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 In an age where you can download and watch a film on your phone, it’s quite a feat that cinemas are still going strong. Most large towns and cities around Britain will still have a reminder of cinema’s golden age, when huge art-deco buildings were erected as altars to the silver screen. Sadly, many of those old cinemas that managed to survive are now bingo halls, indoor markets and bar/restaurants. However, despite the arrival of videos, dvds, internet streaming and on-demand, people still enjoy going to the cinema to watch the latest releases on the big screen with sound surround, feeling every thump, crash and obligatory helicopter flying overhead. Multiplexes became the thing, with up to a dozen films on offer, once you had negotiated the shopping mall entrance offering all manner of food, drink, sweets, pop corn and ice cream. (Why is it, that despite all the healthy lifestyle and anti-obesity advice bombarding us, at the cinema we are encouraged to eat and drink ALL the wrong stuff, while slumped in a chair for three hours?)

 The latest incarnation is the cinema where you arrive early to enjoy a couple of drinks, eat a great big gourmet burger, accompanied by a shovel-load of chunky chips, or maybe a bucket of cheese nachos all topped off with an ice cream sundae that really should come with two spoons. Then an ever-so-polite usher arrives to tell you the film is about to start and leads you into the ambiently lit auditorium. You are then seated on a huge, comfy sofa which has enough leg room for you to stretch your legs out. Right out. The lights dim, the huge stage curtains pull back and so starts a quarter of an hour of adverts. You sink deeper into the sofa. A short pause then trailers are shown for upcoming film releases to drag you back in a couple of weeks’ time. You realise you really can stretch right out now. And there’s a recline button which makes a leg rest come up and the seat back tilt, so you can get properly comfortable. The curtains close. A dramatic silence and the room is pitch black. Not sure if you are awake or not, the military snare drum of the 20th Century Fox theme jolts your senses, but then the soothing strings accompanying the film’s opening titles remind you of the perfectly comfortable state you are in. The alcohol, the stodgy food, the soft comfy seat and your perfectly reclined position. You have become attuned to the darkness and now not even the flickering of the screen, as the film comes to life, can stop you sinking deeper and deeper, eyelids heavy, you drift off in contented bliss….Suddenly, you start to see this really bright light. There’s music. Loud music. Noise everywhere, you become aware of people are moving around you. Someone’s calling your name. Your eyes squint to make out the closing titles scrolling up the film screen. There’s a trail of dribble coming from the corner of your mouth. and then your eyes open properly to see your other half was the one calling your name. To your eternal shame, you realise you’ve slept through the entire film and, overwhelmed by a sudden horror, you ask, “Was I…”., before a snappy interruption, “Yes, you blimmin’ were, you were snoring the whole way through?!?!?!”.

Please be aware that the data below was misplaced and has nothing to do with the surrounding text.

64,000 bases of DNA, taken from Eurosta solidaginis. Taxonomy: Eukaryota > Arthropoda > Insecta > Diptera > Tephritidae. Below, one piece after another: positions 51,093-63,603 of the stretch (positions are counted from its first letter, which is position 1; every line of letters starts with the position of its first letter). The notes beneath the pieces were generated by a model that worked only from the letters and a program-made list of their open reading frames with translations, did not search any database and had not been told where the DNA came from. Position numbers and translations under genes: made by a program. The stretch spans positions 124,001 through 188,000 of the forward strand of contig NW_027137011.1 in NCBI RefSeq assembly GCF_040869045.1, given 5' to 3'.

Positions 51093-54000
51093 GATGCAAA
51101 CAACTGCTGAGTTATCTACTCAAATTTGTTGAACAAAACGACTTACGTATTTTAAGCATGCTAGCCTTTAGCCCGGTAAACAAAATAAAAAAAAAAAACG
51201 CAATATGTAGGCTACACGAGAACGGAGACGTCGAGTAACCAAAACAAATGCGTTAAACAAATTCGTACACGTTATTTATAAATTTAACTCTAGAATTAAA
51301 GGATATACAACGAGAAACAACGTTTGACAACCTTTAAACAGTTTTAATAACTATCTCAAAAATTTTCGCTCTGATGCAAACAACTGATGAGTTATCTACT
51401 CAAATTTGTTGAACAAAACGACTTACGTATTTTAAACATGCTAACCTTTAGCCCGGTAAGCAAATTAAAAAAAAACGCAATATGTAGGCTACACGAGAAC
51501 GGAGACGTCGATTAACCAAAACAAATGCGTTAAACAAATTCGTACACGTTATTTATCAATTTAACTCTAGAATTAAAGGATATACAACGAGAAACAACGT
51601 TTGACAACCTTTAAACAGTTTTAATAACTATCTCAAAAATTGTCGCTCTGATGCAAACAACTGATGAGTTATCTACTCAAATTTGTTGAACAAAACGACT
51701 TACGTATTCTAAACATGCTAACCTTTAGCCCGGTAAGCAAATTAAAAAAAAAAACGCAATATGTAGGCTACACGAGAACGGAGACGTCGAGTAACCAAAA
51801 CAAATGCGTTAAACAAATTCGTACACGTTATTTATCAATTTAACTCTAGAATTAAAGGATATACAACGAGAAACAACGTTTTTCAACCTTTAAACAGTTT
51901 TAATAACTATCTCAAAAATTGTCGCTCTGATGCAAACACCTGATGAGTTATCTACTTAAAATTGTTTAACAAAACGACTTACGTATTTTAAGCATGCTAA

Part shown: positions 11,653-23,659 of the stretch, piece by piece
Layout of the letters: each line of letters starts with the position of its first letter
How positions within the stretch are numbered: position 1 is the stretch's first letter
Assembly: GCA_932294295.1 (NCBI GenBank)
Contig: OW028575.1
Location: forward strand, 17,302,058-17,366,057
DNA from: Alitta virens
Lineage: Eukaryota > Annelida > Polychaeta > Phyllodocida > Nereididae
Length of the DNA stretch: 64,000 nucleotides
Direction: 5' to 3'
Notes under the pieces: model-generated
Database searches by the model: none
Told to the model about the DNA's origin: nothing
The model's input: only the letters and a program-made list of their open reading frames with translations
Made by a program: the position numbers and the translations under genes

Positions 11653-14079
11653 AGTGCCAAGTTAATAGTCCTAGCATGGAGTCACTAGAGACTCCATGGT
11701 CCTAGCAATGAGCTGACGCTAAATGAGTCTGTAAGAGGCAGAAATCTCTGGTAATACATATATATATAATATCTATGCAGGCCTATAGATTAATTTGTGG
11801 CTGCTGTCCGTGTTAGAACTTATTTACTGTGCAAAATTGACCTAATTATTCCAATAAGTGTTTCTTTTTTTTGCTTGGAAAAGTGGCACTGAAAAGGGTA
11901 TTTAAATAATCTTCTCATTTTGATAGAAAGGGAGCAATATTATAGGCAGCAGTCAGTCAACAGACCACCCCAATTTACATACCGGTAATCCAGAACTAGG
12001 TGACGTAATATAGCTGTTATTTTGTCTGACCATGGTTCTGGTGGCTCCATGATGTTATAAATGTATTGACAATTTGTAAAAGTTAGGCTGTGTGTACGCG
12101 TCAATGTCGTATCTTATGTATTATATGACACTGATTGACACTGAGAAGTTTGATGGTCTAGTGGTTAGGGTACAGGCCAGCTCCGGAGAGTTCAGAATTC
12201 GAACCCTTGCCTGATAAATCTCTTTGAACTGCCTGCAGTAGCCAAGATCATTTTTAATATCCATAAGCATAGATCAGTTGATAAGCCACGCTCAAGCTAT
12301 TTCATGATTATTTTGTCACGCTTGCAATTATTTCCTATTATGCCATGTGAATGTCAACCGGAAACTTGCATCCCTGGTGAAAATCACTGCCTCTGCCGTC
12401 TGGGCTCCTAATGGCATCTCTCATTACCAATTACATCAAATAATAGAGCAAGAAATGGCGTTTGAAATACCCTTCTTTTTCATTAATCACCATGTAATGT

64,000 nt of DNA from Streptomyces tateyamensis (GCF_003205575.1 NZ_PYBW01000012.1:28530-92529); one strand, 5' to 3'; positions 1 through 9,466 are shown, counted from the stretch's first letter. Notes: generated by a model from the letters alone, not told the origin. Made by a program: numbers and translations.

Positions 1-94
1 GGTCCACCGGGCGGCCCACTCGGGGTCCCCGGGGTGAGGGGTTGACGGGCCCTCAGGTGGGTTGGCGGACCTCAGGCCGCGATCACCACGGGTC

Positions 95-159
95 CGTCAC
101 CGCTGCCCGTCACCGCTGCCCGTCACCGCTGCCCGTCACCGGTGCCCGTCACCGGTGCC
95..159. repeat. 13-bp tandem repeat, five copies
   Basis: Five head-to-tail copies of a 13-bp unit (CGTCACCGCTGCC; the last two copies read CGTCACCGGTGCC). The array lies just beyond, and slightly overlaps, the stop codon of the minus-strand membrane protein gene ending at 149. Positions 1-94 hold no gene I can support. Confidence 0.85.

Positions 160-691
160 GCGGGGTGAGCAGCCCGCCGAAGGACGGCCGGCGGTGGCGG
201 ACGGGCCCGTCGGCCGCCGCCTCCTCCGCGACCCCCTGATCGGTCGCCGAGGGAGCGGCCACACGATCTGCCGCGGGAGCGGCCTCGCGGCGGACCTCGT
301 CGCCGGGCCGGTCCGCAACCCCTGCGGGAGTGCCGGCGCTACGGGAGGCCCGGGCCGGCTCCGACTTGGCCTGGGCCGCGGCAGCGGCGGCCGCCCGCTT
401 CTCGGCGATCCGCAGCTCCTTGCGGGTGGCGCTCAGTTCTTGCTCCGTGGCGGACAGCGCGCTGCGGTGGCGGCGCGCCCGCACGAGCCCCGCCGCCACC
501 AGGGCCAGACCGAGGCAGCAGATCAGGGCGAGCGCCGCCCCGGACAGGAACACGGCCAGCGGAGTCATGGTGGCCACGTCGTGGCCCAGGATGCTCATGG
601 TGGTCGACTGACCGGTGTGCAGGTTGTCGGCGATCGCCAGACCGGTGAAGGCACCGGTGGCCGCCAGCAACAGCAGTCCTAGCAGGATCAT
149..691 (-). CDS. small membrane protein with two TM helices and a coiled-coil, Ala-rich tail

Are you ready to order…?